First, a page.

"If the manager pushes the talents in different projects and still does not get a chance, it means that it is not yet their time. As long as the manager does the job of presenting the talents in various opportunities, the talent should be respective enough not to rush," Pisk continues. "Talents think they are being left behind when they see that others are getting projects and they don’t. There must be a reason why."
Larry Deang, talent manager and handler of sports personalities, has the same take as that of Pisk in terms of proper communication and in recognizing a manager’s hard work.
“Feeling ko nasa character development ng tao. Parang wala namang ganoong ka-inggrata na talent na hindi ka thankful kung anumang meron ka ngayon. Kasi kung ano ang na-experience na maganda at masagana ang buhay mo, I think naman alam mong dahil iyon sa relationship mo with your manager or with your management kung ano ka ngayon,” Deang says.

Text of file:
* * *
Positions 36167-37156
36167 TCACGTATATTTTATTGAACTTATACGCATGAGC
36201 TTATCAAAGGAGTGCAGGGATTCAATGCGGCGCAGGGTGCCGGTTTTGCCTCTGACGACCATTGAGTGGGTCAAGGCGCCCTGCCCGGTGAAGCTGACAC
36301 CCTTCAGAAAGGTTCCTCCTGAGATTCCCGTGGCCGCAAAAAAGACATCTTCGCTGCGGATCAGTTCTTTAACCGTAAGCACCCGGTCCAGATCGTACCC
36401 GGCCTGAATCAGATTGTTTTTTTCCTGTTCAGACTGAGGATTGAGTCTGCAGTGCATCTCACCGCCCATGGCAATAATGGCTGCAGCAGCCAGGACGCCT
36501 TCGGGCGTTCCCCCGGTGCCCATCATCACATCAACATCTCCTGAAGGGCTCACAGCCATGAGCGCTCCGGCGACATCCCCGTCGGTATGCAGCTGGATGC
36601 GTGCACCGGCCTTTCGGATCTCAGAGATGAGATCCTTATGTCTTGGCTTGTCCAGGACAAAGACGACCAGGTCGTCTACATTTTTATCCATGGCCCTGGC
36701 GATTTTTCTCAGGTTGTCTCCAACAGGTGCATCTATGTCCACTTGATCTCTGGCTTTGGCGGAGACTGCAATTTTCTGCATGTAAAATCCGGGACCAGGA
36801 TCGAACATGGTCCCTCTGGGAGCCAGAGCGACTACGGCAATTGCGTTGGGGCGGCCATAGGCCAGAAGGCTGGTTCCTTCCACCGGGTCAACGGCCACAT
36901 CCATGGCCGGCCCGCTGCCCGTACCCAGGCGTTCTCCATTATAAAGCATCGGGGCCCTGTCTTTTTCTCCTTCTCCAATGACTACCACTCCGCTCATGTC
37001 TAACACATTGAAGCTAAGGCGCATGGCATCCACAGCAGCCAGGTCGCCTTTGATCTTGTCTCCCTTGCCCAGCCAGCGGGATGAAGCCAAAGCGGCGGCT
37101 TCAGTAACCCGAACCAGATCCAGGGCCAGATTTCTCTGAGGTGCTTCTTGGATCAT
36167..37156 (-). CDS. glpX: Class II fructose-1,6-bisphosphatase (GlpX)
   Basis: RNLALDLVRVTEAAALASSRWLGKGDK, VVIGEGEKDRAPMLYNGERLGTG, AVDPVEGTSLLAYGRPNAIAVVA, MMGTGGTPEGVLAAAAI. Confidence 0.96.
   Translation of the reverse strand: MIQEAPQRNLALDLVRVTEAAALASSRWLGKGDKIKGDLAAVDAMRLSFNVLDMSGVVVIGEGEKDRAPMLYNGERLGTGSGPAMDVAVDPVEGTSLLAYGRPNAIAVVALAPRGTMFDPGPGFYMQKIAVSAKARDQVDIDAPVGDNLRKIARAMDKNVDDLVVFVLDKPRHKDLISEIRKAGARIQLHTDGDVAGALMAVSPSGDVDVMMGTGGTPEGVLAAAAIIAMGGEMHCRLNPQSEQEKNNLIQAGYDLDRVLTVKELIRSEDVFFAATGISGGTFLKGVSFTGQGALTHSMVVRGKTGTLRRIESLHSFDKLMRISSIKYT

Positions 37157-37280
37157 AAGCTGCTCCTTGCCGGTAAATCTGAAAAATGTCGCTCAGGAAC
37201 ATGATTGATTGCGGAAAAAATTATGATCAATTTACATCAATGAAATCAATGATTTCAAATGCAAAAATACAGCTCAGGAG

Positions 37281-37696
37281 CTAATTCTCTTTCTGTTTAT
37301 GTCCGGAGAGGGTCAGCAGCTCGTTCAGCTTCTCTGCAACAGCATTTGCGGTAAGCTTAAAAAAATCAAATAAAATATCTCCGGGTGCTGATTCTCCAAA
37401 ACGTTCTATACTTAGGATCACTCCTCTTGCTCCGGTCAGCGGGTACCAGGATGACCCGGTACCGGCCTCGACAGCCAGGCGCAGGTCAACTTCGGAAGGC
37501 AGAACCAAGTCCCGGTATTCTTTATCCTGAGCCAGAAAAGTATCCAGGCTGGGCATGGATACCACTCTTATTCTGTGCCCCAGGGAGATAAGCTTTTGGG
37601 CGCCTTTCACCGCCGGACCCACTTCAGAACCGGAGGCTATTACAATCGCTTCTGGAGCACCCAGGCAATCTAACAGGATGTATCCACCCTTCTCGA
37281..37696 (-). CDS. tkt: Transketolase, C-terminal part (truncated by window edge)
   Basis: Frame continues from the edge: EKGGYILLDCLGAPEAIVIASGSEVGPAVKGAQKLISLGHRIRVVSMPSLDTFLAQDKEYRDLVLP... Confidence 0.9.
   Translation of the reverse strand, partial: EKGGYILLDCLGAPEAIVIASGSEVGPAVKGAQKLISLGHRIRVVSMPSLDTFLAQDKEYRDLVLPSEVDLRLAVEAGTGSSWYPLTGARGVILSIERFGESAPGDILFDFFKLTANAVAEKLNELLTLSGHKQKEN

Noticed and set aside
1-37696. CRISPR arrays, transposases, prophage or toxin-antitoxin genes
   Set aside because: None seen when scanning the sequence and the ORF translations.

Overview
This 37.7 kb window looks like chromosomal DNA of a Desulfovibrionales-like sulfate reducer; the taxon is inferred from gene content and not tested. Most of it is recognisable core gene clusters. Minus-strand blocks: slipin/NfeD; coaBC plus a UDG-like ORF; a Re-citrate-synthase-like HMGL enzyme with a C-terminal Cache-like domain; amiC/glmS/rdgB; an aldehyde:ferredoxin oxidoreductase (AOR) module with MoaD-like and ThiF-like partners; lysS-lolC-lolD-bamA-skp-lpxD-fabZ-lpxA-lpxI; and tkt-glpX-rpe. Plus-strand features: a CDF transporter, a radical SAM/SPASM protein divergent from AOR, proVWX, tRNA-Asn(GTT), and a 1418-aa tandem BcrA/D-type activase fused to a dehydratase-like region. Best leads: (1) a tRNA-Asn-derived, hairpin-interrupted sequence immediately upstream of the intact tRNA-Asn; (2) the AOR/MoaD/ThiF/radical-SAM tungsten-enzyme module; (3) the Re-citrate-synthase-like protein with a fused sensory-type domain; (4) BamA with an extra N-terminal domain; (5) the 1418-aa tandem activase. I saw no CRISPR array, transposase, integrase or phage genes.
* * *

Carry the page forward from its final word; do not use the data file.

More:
He believes that both talent and manager should communicate well with each other and discuss expectations or how to move forward.
“To begin with, meron naman iyong kontrata—like there’s an end term kung hanggang dito na lang ang relationship [as talent and manager]. Tapos kapag magrerenew, mag-uusap kayo and maglalatag ng ‘what are your expectations?’ kung meron pa ba. There will always be a time to assess if the talent-manager relationship should still push through or hindi na para maayos,” he says.
Rounding up the conversations with these industry practitioners, it’s safe to conclude that “pagtanaw ng utang na loob” must not be a hindrance to a better future and to the growth of a talent. However, one’s pursuit of greener pastures shouldn’t be at the expense of relationship, including ones with your previous management nor should it debase the sacrifices, hard work, and investments made.
The recent Liza Soberano incident is also a good reminder of how it is universally acknowledged that change is inevitable for evolving human beings. One shouldn’t be at fault for it if done with the right intent and message.